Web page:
June 27: Spatial planning at sea
As renewable energy developers set out to sea, they meet with conflicting interests of fishermen, environmentalists, offshore industry and naval transport. Marine Scotland has been set up to coordinate the various uses of the sea.
Marine derived energy needs to be developed in balance with enviromental, fisheries and shipping interests, says professor Robin Cook, head of science at Marine Scotland in Aberdeen.
Traditionally, offshore industry, fisheries and nature conservation were managed by three different departments of the Scottish administration. Many of the responsibilities for marine management were merged into one organisation, Marine Scotland (April 1st 2009) that now integrally deals with the various uses of the sea.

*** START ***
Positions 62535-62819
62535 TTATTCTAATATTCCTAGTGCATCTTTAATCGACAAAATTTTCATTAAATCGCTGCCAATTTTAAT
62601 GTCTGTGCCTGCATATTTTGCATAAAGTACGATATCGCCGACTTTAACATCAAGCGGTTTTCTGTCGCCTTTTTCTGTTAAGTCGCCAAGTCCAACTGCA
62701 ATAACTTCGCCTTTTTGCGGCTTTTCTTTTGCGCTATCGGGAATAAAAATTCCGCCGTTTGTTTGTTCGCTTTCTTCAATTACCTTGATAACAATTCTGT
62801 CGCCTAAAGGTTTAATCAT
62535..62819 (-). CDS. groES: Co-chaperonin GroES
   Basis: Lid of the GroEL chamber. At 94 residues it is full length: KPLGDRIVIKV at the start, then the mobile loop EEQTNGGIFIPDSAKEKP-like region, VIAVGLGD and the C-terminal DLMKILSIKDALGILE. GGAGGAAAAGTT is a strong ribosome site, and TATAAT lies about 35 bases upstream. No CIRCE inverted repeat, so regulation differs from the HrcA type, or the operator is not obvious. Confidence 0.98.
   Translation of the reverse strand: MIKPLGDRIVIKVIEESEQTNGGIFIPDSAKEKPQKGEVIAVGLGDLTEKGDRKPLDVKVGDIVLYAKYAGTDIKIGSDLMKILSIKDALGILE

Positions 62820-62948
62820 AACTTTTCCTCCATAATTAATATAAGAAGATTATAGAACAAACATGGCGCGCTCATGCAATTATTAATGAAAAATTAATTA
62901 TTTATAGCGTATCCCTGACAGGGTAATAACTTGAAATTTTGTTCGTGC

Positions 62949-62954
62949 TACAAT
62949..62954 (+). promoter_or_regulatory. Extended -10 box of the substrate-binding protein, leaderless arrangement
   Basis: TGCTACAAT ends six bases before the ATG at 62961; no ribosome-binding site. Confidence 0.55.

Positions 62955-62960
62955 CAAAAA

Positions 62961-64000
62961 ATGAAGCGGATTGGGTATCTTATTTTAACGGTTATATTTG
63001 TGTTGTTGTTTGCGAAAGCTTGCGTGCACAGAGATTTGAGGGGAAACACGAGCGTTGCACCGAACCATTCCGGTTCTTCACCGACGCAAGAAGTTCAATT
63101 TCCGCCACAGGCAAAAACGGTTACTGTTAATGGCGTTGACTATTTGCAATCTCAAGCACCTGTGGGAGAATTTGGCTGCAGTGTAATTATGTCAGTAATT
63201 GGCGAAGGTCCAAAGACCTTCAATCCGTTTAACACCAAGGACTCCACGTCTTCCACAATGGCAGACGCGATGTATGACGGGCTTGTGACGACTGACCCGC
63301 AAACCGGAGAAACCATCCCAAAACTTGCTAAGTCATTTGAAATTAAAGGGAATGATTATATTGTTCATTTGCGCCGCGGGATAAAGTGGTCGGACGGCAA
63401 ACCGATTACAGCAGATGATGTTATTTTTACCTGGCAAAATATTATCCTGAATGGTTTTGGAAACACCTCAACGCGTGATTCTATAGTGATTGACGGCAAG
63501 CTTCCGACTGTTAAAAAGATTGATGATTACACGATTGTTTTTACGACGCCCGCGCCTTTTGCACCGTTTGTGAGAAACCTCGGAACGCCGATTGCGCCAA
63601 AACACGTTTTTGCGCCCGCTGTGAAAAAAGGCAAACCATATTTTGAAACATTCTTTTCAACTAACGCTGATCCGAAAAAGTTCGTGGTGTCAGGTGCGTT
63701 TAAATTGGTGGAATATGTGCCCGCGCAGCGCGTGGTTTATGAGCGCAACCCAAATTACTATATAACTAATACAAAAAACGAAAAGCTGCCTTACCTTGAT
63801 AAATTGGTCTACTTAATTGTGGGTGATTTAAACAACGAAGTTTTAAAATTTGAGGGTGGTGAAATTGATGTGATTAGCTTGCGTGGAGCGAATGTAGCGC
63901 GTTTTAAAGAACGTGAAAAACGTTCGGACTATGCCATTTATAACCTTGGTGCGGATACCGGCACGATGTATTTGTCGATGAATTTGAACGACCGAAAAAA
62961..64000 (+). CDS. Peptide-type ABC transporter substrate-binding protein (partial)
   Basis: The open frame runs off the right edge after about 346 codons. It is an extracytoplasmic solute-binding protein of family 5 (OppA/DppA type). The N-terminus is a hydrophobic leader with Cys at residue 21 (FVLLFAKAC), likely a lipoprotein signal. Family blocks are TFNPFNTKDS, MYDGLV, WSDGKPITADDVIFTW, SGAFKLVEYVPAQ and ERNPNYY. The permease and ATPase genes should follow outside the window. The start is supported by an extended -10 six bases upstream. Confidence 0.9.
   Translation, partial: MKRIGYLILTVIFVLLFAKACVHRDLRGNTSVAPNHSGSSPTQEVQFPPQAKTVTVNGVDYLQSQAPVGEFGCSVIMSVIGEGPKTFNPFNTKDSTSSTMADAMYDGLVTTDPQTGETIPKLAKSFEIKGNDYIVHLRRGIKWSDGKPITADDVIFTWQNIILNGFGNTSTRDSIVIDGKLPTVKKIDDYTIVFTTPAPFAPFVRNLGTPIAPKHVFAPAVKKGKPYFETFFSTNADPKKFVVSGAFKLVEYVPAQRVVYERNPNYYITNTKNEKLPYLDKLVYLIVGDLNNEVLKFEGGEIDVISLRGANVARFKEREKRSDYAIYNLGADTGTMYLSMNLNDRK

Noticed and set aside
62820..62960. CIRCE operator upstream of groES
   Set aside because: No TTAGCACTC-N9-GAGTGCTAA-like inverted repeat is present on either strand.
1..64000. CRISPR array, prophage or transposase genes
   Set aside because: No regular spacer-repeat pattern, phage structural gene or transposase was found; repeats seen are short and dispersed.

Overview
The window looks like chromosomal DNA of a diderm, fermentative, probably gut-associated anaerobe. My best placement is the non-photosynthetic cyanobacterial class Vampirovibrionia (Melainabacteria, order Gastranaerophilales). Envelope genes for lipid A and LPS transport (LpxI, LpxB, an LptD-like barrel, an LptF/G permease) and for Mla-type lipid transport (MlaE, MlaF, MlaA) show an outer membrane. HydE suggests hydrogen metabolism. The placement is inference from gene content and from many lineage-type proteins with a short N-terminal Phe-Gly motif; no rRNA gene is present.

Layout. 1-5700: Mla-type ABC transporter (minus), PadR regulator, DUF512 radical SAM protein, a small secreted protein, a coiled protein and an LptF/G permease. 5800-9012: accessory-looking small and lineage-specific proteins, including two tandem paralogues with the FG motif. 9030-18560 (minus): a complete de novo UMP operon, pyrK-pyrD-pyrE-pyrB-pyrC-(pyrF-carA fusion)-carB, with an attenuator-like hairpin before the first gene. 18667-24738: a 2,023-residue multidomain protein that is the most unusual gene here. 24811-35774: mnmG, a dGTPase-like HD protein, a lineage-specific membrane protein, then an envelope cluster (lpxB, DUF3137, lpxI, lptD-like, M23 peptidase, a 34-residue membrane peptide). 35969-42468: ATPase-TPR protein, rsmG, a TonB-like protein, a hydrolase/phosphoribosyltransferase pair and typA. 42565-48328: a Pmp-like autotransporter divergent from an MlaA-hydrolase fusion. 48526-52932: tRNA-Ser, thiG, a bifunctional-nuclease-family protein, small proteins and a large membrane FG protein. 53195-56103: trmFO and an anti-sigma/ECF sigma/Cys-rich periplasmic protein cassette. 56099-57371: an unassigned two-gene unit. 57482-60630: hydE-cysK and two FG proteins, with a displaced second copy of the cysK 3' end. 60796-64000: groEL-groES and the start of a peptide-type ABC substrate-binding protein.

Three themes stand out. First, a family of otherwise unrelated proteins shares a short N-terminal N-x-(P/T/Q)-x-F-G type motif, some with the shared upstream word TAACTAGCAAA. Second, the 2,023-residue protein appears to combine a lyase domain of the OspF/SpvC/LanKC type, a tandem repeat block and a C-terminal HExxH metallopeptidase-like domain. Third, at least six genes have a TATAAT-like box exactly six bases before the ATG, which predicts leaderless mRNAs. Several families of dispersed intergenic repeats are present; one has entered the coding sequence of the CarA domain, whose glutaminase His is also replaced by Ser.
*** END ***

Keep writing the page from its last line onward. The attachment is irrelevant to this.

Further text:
Marine Scotland, Aberdeen

Spatial planning of renewable 'wet energy' devices, like offshore wind, wave and tidal energy, is an example of this newly integrated marine management.
“You want to do develop marine energy in a way that protects the environment and allows sustainable development”, explains Robin Cook at his office in Aberdeen, where he heads the Marine Laboratory.
“Basically, we're trying to ensure that renewable energy develops responsibly. We'll try and do it in a way that provides the industry with a long term future and is sensitive to the environmental needs.”
“Energy developers will want to use certain favourable locations. Nature conservationists will want to protect important areas. Fishermen will want to hold access to what they think are rich fishing grounds. And the shipping lanes need to be kept open. Marine Spatial Planning provides the framework that basically says which things can be done where.”